When the U.S.-Mexico-Canada Agreement (USMCA) was announced last fall, we pointed out that it would be good for North American energy security and continue flourishing energy trade between the United States and its neighbors by providing market access and zero tariffs for U.S. natural gas and oil and related products.
The agreement would sustain and expand the gains made under its predecessor, NAFTA, which created a North American energy market, helped make the U.S. more energy secure and benefited U.S. consumers.
Congress should approve USMCA as soon as possible to lock in the critically important energy relationship between the U.S., Mexico and Canada – as well as the general flows of goods and services so vital to good economic health in this country.
Posted February 22, 2019
A big win this week for U.S. liquid natural gas exports: The Federal Energy Regulatory Commission’s approval of the Calcasieu Pass liquid natural gas (LNG) export facility in Louisiana – marking an end to a two-year logjam on LNG export approvals while boosting American global energy leadership and signaling opportunity to European allies who’ve been beholden to Russia for natural gas.
The $4.5 billion Calcasieu Pass project near Cameron Parish will be able to export 10 million metric tons per annum of LNG per year. Venture Global first applied for FERC approval for the facility in 2015. About a dozen other proposed facilities await FERC approval. Now, perhaps, the end’s in sight.
Posted February 20, 2019
Earlier this month we talked about the unforced error of the administration’s tariff and quota policies that hamstring the economy, detailing the findings of recent report from the nonpartisan Congressional Budget Office. Now, new modeling has reviewed those suspicions in the context of the energy trade, and the indications are clear: The escalating trade wars could significantly limit the U.S. energy revolution and the benefits to Americans that it would otherwise bring.
The recent report, part of BP’s annual “Outlook,” a macro-look at the global energy system over the next 30 years, models a number of different scenarios including one in which global trade disputes persist and worsen. The results of this “less globalization” scenario indicate that the continuation of these policies would slow global GDP growth by 6 percent and energy demand growth by 4 percent in 2040. To make matters worse, the effect could be intensified in countries and regions most exposed to foreign trade – like the U.S.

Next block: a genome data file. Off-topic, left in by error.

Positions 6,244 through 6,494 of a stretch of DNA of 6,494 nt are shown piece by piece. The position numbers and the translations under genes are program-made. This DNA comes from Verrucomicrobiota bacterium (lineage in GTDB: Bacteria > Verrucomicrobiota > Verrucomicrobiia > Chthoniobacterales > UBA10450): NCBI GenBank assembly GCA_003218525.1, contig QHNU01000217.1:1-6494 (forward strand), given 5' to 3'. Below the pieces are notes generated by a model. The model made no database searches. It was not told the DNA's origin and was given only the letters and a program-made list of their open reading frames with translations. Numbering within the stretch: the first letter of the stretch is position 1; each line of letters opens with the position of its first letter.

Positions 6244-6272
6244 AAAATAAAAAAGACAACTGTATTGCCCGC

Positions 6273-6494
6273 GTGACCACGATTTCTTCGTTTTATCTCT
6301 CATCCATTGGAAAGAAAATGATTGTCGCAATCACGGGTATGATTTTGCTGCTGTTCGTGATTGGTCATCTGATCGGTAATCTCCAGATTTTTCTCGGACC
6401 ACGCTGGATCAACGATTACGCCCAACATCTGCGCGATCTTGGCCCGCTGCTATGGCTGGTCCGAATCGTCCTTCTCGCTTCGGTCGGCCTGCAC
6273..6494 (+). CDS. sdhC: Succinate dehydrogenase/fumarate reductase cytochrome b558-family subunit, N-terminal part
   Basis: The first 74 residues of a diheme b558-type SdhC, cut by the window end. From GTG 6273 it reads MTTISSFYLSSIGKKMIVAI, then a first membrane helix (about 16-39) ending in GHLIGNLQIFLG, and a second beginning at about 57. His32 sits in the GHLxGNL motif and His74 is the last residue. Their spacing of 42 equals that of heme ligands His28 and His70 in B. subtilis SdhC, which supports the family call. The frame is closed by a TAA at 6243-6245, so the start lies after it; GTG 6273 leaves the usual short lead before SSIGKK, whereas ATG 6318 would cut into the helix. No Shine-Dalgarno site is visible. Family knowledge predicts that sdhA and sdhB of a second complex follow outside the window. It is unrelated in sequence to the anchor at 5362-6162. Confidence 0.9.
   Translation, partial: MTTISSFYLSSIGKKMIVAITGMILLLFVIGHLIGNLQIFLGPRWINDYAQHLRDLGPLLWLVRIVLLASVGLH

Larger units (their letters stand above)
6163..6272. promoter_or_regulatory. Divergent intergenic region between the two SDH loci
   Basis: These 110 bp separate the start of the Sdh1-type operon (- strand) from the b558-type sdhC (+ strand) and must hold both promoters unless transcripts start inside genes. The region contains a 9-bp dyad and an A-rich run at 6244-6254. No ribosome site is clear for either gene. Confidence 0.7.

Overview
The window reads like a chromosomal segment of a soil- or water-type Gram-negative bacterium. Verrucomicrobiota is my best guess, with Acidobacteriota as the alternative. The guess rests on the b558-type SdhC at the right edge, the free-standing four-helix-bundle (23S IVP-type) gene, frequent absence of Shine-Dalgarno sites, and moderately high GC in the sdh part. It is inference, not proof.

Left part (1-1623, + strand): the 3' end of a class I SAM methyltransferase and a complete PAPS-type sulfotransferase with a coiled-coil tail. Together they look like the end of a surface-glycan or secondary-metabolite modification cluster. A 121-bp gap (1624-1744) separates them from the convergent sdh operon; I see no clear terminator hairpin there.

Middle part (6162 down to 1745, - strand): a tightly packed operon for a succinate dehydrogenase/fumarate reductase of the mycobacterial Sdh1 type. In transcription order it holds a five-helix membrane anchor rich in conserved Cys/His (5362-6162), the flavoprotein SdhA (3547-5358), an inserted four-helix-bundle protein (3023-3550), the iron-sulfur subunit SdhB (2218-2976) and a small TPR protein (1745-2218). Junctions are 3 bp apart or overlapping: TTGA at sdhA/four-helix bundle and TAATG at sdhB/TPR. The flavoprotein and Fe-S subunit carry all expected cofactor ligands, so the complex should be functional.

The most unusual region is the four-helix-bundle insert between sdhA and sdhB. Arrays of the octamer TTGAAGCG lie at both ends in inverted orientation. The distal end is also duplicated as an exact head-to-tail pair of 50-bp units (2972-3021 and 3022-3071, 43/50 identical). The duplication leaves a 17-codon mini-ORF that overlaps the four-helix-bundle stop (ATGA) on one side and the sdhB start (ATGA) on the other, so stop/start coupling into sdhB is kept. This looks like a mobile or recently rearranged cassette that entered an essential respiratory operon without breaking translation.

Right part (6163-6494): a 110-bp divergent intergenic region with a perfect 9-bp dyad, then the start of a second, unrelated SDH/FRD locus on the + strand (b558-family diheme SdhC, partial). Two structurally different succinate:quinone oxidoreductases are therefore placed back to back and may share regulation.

Posted February 19, 2019
A profound shift has taken place in North American oil markets over the past few months that’s now affecting trade between the United States and its biggest crude oil supplier, Canada.
It involves supplies of heavier crude oil – important for the manufacture of a multitude of everyday products consumers use, from local road surfaces to the roofing for their houses. While the U.S. is producing domestic crude at record levels, there’s still a need for heavier crudes.
With heavy oil from Venezuela declining for years, the importance of close ties with Canada and especially the oil-producing province Alberta has increased. Unfortunately, Alberta’s decision to limit oil production appears to be advancing uneconomic outcomes, where some U.S. refiners signaled they’ll shift away from Canadian heavy crude oil and seek supply elsewhere.
Posted February 8, 2019
The nonpartisan Congressional Budget Office’s new report, “The Budget and Economic Outlook: 2019 to 2029,” says what we’ve been saying for some time now – the administration’s tariff policies are a drag on the broader economy.
CBO projects that “the recent changes in trade policy in the United States and its trading-partner countries will reduce the level of U.S. real GDP by about 0.1 percent by 2022
Now, 0.1 percent might not sound like a lot over that time period, but potentially we’re talking about hundreds of billions of dollars subtracted from the economy. Dean Foreman, API chief economist, says it’s particularly concerning in the context of an economy that’s decelerating.